The Fire Next Time

Olivia Grutzius and Kathy Thai

Main Arguments

Religion- Baldwin discusses the ups and downs of religion, mainly Catholicism and Islam. He states that even if children are raised to believe in a high power like God or Buddha, they can still become corrupted. They can wind up like the hookers and drunks on "The Avenue" that Baldwin grew up around when he was a child. Religious figures are not always reliable and priests/preachers, like Baldwin's father, can become abusive both of their power and their followers.

Nation of Islam- Baldwin experienced freedom and enlightenment when he visited Muhammad's mansion. He found himself surrounded by like-minded and welcoming peers, including Muhammad. Though he disagreed with Muhammad's beliefs and believed him to be vengeful, he did listen well and tried to explain his own reasoning for why people should be equal and one race should not be dominant over another.

Racism- He talks about how he wanted to do what the "white Americans" did and that he was shamed by his father for it. He feared the White Americans for most of his childhood. While in a bar with some friends, Baldwin was discriminated against by the bartender and the manager, and no one came to their aid when the fight turned ugly. This proves his theory that people will not stand up for others when racism is involved and that it will take many years for a revolution to come about that will change the situation between whites and blacks.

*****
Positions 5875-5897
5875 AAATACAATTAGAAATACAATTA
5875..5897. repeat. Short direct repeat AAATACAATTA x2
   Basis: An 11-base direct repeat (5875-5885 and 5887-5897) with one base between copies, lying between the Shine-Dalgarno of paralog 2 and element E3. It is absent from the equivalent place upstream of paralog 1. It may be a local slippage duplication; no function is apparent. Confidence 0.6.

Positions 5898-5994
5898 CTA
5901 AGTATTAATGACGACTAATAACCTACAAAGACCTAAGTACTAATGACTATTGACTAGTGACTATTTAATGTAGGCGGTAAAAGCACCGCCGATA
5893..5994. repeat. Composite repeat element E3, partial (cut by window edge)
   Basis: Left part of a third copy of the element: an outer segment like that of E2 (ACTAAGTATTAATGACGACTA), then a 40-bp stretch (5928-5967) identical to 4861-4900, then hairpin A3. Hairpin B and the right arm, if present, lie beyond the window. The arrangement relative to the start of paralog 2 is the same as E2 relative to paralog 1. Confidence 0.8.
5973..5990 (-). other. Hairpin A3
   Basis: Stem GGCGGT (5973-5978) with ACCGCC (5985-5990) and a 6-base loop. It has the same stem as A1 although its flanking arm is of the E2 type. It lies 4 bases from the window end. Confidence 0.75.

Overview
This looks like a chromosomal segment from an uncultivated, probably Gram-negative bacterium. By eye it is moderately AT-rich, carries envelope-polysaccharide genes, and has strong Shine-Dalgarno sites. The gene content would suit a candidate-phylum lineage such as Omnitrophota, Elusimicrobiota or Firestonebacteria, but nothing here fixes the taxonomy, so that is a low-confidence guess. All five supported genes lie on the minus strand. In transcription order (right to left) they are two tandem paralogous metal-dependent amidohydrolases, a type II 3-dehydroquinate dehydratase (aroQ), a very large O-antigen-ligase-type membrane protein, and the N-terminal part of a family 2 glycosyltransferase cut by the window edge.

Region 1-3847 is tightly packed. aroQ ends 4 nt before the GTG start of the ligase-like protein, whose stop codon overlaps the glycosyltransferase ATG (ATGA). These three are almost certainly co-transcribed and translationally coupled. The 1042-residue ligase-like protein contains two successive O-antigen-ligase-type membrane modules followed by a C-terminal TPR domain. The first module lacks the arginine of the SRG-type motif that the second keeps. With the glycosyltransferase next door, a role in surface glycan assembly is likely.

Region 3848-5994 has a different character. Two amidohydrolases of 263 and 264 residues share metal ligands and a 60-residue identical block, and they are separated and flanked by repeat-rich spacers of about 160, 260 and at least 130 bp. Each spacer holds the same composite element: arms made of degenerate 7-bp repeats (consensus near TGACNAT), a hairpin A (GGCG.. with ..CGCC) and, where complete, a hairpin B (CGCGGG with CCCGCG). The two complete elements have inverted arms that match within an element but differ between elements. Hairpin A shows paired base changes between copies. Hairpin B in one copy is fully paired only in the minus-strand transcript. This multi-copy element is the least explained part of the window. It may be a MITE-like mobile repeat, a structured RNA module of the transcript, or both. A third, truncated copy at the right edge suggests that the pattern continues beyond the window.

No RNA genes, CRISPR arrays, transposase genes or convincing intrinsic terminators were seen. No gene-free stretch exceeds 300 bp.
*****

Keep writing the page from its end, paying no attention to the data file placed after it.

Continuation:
Media Connection

In this video, Snoop Dogg addresses members of the Nation of Islam, thanking Minister Farrakhan for his love and support of bringing together rappers to pray for a fallen rapper, and for ending long-time feuds between the musicians and helping to spread peace.

Rhetorical Devices